If you thought 2011 would be the year South Carolina’s economy started making inroads on its chronically-high unemployment rate, think again …

Our state’s already diminished competitive position is about to take yet another major hit – this time due to the ongoing cost of jobs we’ve already lost.

Wait … how is that possible?

Well, businesses across South Carolina are on the hook for $933 million worth of federal unemployment benefits paid out to workers who lost their jobs during the recession – a massive tab that state government is now trying to collect. In fact, Palmetto state businesses are currently being hit with huge tax bills in an effort to repay this debt and replenish our state’s exhausted employment reserve fund.

Obviously, forcing businesses (particularly staffing companies and manufacturing firms) to pick up the tab for tax increases as high as 600 percent will prevent them from hiring (or re-hiring) of thousands of workers over the coming year.

That poses an immediate threat to our state’s economic recovery.

Worse still, these tax increases are specifically targeting companies that were forced to lay off employees during the recession – i.e. companies that “used” unemployment benefits. That means businesses which might otherwise be in a position to rehire workers are instead being forced to send their money to the government.

Once again, way to go “Republicans.”

We began following this issue last Spring – and addressed it again when it reared its ugly head during in the gubernatorial election – but the basic inequity has yet to be addressed.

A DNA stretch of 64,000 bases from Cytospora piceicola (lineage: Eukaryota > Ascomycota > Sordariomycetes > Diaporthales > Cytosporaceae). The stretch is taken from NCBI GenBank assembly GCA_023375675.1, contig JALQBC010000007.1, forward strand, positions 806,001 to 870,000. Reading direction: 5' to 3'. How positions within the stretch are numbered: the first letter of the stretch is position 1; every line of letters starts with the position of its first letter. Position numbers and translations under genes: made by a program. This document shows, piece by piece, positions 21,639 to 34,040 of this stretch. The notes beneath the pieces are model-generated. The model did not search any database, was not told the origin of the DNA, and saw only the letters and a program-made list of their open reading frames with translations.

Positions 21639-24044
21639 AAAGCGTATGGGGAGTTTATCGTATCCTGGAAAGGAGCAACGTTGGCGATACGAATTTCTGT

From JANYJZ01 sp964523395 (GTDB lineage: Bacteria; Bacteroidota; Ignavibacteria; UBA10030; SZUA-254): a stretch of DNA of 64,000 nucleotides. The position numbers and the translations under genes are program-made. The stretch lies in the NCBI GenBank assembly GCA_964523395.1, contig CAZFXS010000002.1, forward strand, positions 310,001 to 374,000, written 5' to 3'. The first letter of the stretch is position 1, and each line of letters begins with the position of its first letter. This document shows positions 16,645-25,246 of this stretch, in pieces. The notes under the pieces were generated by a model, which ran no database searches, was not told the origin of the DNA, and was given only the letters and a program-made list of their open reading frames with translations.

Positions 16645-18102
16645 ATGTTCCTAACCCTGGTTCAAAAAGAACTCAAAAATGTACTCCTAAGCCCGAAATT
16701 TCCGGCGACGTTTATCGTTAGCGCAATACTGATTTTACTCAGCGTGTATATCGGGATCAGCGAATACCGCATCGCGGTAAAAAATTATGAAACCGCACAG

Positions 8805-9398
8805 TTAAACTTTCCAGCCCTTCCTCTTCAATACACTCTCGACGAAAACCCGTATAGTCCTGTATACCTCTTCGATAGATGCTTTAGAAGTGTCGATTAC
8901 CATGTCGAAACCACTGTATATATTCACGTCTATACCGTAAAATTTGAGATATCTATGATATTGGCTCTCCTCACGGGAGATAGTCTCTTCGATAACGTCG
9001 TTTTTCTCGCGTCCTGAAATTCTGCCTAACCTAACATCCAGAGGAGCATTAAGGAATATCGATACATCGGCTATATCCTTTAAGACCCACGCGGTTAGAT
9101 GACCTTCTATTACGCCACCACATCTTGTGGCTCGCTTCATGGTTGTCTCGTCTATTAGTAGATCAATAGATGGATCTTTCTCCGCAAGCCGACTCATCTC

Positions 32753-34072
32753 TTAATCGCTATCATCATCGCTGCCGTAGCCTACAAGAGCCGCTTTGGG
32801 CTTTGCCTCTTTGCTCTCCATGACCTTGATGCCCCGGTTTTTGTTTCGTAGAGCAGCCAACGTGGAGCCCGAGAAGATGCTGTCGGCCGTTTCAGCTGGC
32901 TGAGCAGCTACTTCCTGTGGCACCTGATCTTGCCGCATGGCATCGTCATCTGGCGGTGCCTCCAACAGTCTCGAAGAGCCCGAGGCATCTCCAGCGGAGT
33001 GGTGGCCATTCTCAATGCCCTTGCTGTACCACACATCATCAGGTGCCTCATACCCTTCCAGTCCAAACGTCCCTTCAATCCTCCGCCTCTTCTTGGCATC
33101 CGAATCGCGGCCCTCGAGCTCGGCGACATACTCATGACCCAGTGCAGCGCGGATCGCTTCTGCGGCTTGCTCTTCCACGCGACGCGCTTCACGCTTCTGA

Exhausted in December of 2008, South Carolina’s unemployment reserve fund once had a balance of $800 million. Problems with the fund’s solvency first began appearing as far back as 2001, though, when it first dipped below federally-recommended reserve levels. Also, until recently the fund was managed by the notoriously corrupt S.C. Employment Security Commission – a legislatively-controlled agency that has since been replaced by the S.C. Department of Employment and Workforce.

Obviously, though, shifting letters around in the “bureaucratic soup” does nothing to solve the immediate problem – stagnant hiring.

According to a plan crafted last year by S.C. Sen. Greg Ryberg (R-Aiken) and House Majority Leader Kenny Bingham (RINO-Lexington), businesses which laid off workers during the recession will be forced to bear the brunt of the cost – shelling out as much as $1,128 per worker.

S.C. Gov. Nikki Haley supports that plan, calling it an “excellent reform” at a press conference last week.

Oddly enough, in backing Ryberg and Bingham’s plan, Haley is endorsing the position of the S.C. Chamber of Commerce – a liberal “pro-business” group that she has sparred with in the past.

We would respectfully disagree with all of them.

State government bureaucracies in South Carolina have received more than $4 billion in “stimulus” funds over the last two years – money that might as well have been flushed down the toilet. If the federal government truly wanted to “stimulate” the economy (as opposed to bailing out bureaucracies) why doesn’t it just forgive this loan?

After all, at least that would “stimulate” something …

Heck, the feds could even make up the difference out of that $703 billion pot of “unobligated” surplus funding sitting around in Washington, D.C.

Or … instead of bailing out state government agencies to the tune of $100 million (with another $125 million bailout coming), why don’t Haley and her legislative allies use that money to ease the burden on South Carolina businesses?

Right … that would make too much sense.

Our state has never been competitive economically, just as it has never managed its resources responsibly.

Based on its handling of this situation, we don’t see that changing any time soon.